Pensioners at a recent ‘symposium’ on pensions leave sated but not much wiser on certain crucial aspects of the pensions world, reports Jeremy Woolfe. 

Brussels may be the EU’s centre for financial legislation, including for pensions. But an event in the city also illustrates that the world of pensions can be divided into sectors so different it is hard to imagine.

There is the sector of pension fund management itself, and, way beyond that, in Brussels, the matter of legislating the rulebooks-in-the-making. Finally, and apparently quite disconnected, is the section taking in individual pensioners themselves.

Take a quiet summer’s evening, and a location just off a fine Brussels street. Its residences feature elegant terraces of serpentine facades. Nearby was a conference: ‘Making the most of your pension in Belgium’.

The audience comprised around 50 present or future pensioners. They were mostly members of the city’s large expatriate community. Typical were former employees of corporate headquarters for Europe and beyond. American citizens, Brits, Germans and so on, were guests for the “symposium”, held at the premises of ING.

The bank is part of the international group, of Dutch origin. It does offer pension packages. As hosts for the evening in question, it also offered sparkling white wine to wash down “nibbles”. On its website, it claims that its strategy includes applying “initiatives focused on customer centricity”.

The evening exercise went remarkably low-key on promotion of the bank’s pension products. However, one of its slides did include bank contact details, such as phone numbers, to supply the invitees with “expertise and tools for your financial planning”.

Formal presentations covered rules for achieving retirement age and formulae for accruement of pension rights under Belgian norms. There were warnings against what can be confiscatory inheritances rules. Guests were cautioned: “Don’t die in Belgium!”

Invitees included a lady with a brown jacket who had worked in six different countries. How, she asked, can I get the diverse national payments cleanly coordinated? Unfortunately, you can’t, answered the sympathetic lady from the Belgian Ministry of Pensions.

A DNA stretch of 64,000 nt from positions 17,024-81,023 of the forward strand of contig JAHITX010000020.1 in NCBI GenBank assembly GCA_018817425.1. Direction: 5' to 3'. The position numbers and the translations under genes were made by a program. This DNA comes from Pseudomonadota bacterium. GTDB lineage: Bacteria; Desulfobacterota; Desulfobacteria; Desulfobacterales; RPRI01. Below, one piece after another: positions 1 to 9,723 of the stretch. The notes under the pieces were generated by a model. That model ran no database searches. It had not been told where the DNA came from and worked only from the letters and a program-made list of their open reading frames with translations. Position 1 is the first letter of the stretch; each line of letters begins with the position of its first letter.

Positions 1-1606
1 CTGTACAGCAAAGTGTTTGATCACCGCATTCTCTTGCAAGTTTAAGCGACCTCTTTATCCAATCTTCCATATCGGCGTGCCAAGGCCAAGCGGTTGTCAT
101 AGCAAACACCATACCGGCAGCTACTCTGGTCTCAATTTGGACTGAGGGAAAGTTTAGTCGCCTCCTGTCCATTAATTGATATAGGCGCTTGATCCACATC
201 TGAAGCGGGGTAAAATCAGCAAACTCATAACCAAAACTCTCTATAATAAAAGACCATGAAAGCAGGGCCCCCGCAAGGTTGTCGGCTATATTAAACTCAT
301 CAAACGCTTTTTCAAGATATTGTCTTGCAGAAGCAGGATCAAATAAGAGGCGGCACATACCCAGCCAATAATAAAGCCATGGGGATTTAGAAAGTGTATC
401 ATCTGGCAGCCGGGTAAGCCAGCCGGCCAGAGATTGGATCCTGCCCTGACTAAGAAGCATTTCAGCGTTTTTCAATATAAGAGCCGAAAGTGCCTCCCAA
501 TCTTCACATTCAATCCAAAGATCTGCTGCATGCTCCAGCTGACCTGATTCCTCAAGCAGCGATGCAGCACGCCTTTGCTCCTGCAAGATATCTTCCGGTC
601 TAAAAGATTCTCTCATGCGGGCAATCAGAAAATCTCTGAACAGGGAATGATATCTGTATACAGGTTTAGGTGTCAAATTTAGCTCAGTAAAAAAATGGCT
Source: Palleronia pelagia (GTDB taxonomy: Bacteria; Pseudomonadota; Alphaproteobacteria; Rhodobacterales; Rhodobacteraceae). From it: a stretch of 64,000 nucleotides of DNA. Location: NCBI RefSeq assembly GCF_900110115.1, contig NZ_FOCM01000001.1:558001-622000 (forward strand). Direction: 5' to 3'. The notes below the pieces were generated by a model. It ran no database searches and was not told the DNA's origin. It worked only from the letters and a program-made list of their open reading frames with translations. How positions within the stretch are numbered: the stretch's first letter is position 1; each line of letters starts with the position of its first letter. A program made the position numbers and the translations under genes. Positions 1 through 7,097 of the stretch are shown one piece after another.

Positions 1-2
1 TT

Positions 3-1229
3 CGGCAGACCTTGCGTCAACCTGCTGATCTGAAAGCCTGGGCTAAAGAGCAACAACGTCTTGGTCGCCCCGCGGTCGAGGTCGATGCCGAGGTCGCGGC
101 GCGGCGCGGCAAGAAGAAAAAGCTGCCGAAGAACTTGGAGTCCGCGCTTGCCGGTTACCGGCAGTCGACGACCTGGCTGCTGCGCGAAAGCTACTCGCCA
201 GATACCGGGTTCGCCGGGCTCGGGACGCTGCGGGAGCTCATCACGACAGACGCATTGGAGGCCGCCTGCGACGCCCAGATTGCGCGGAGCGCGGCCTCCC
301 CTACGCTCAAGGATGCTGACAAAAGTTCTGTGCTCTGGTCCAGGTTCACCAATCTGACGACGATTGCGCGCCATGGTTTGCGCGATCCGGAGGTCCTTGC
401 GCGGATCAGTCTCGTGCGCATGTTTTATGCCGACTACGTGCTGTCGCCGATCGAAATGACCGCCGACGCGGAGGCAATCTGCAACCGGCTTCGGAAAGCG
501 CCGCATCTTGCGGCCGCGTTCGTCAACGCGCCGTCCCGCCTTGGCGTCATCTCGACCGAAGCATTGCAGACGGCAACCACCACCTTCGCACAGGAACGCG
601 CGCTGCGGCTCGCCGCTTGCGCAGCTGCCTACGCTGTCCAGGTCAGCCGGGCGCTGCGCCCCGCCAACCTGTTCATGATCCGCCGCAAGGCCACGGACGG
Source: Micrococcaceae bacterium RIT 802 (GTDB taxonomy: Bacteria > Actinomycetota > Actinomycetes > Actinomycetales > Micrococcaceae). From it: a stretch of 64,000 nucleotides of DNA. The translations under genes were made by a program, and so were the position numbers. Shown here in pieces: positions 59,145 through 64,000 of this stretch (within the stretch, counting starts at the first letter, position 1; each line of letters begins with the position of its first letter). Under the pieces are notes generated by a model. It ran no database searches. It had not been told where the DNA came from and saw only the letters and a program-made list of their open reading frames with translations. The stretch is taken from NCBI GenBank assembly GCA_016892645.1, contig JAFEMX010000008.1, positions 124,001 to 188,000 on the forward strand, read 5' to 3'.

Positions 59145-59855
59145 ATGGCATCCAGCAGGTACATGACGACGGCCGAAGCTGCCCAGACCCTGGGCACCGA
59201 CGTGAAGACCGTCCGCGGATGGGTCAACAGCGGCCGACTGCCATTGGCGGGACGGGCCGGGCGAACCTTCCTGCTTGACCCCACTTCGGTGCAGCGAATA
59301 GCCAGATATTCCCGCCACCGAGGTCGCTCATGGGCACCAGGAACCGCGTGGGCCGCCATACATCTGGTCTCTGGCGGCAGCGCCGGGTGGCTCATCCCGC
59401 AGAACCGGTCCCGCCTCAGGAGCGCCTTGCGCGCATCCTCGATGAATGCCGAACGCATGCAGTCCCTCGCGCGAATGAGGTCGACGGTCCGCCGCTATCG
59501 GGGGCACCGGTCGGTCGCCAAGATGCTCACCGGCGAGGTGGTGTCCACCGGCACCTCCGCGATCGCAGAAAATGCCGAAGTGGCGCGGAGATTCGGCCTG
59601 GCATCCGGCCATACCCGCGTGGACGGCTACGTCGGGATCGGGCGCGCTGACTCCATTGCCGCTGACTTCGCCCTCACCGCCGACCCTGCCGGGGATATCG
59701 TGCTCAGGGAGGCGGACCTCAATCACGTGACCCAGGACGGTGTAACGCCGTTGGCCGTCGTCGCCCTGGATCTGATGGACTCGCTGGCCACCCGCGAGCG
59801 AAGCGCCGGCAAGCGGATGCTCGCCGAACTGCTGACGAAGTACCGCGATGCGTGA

Then there was the English retiree, in a green corduroy jacket, who was thinking of moving his residence to Belgium, to be near his daughter. My UK pensions give me quite a good income, he said. How could he avoid suffering under Belgium’s penal code for income tax, he asked? Theoretically, you can’t, answered the ministry official, with sympathy.

Fine, but as the formal presentations were concerned, critical issues, such as the rate of return on pension fund investments, were apparently deemed to be of no relevance. The same applied to sales inducements and declarations of management fees. As for potential EU legislation on rules such as the KID pre-sales information documents, at least on third-pillar pensions, it might just as well have not existed.

Also, for any EU-sponsored moves to encourage long-termism for investment funds, it seems that pensioners would have had no interest.

Later, over the fizzy wine and nibbles, the individual presenter for the bank, who deals with expatriate matters, was asked for his opinion of the 2012 report from the Paris-based OECD economics organisation on pensions.

Ah, that looks interesting, was his reaction, glancing at it, evidently for the first time. If Belgium comes without credit, his reaction, clearly in all innocence, was that that was regrettable.

We were then shown a study, by EuroFinUse ‘Private Pensions: The Real Return’. Its 100 pages illustrate that real returns can leave the pensions saver with a diminishing pot of assets for his old age. The paper puts blame only partly on inflation, but heavily on administrative and sales inducement costs, as well as taxation.

What was also clear was that, as the symposium guests walked away into the evening sunlight, they would have been as unaware of certain crucial financial factors as, most likely, they were when they had arrived.